The Bass Clef or F ClefLearning Notes on the Bass Clef
The Bass Clef and the Treble Clef are the most commonly used in today's music, with the C clefs used to a lesser degree.
Instruments using the bass clef include bass guitar, double-bass, bassoon, contrabassoon, cello, euphonium, baritone horn, tuba, and timpani. It is also used for the lower notes of the horn along with bass and baritone voices.
Keyboard instruments as well as the harp use both the Bass and Treble Clef (Grand Stave). On keyboard instruments, the left hand usually plays the bass-clef notes.
A clef is a musical symbol placed on the ledger lines at the start of every piece of music to indicate the names of the notes placed on the stave. It also serves as a reference point by which all other notes can be determined.
The 3 clefs used in modern music notation are:
- G clef or Treble Clef: the G-line (G4) passes through the curl of the symbol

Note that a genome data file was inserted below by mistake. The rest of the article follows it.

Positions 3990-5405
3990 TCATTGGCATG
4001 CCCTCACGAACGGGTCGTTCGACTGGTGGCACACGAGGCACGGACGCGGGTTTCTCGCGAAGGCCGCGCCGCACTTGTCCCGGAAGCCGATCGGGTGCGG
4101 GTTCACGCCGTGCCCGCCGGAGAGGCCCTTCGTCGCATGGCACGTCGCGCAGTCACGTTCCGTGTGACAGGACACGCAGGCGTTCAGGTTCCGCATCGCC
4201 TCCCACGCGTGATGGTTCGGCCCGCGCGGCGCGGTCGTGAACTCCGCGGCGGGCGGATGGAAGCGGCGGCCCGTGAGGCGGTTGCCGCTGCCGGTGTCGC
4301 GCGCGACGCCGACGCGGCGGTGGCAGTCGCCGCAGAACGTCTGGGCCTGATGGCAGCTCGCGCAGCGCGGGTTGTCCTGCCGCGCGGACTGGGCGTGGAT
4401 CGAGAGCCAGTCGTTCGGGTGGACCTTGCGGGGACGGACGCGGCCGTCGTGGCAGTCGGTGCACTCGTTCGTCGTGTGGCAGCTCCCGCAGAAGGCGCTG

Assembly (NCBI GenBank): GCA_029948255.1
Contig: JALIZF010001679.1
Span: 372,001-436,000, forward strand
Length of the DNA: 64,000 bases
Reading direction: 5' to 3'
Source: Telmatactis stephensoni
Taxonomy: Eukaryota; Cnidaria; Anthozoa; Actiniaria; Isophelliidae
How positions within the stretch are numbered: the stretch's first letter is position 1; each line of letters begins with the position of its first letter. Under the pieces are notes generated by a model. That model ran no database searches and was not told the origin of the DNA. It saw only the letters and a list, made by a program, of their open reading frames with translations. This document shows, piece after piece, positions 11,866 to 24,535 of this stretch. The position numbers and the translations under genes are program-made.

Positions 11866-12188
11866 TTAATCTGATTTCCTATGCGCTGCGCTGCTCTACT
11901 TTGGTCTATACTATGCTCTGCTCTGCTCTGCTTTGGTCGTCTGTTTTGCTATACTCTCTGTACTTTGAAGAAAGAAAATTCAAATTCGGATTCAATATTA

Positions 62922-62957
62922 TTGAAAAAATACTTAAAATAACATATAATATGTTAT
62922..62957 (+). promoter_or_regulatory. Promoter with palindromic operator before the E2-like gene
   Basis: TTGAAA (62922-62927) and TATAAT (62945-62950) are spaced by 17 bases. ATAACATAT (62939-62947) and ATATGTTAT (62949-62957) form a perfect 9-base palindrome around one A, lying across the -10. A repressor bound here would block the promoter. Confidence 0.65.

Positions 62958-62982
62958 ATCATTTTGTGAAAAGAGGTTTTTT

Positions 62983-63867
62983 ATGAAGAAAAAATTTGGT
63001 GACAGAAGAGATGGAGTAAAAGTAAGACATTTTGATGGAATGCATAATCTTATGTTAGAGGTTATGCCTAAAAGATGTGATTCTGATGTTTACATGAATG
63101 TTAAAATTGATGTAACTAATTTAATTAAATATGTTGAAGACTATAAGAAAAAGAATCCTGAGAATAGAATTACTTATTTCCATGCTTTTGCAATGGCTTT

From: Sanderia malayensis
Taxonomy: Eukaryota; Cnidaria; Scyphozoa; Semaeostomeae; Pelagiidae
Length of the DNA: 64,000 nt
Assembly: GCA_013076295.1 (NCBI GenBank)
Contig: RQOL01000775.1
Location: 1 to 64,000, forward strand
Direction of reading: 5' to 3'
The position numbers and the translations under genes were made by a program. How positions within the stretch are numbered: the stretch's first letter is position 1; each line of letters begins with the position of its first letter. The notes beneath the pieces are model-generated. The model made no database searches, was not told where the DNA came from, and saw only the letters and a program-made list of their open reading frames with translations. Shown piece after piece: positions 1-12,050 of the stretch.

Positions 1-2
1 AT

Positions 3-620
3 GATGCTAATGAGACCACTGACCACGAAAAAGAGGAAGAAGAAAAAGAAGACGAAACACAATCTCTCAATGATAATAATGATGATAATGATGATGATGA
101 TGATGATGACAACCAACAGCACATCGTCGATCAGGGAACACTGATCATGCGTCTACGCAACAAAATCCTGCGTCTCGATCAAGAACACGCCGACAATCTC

- F clef or Bass Clef: the F-line (F3) passes between the 2 dots of the clef
- C clef or movable C clef: a symbol used in music notation to indicate the pitch of specific notes on the staff. Unlike the fixed G clef (treble clef) or F clef (bass clef), which designate specific pitches on the staff, the C clef can move to different positions on the staff, indicating different pitches. The most commonly used C clefs are the tenor and alto clefs.
The Bass or F clef
When the F clef is placed on the 4th line of the stave, it is called the Bass Clef. It is the only F-clef used in music of the modern era, therefore the names are synonymous. The diagram shows the F-line (F3) passing between the 2 dots of the clef.
In days gone by, if the F-clef was placed on the 3rd line of the Stave, it was called the Baritone Clef; if the F-clef was placed on the 5th line, it was called the sub-bass clef... these clefs are no longer in use.
Notes on the Bass Clef
These are common saying used to remember the notes of the Bass-Clef, but you can make up your own - whatever it takes to remember the notes. Another common saying for notes on the lines is, Good Boys Deserve Fruit Always.
Understanding and Identifying the notes on the Bass-Clef by MrTheoryGuy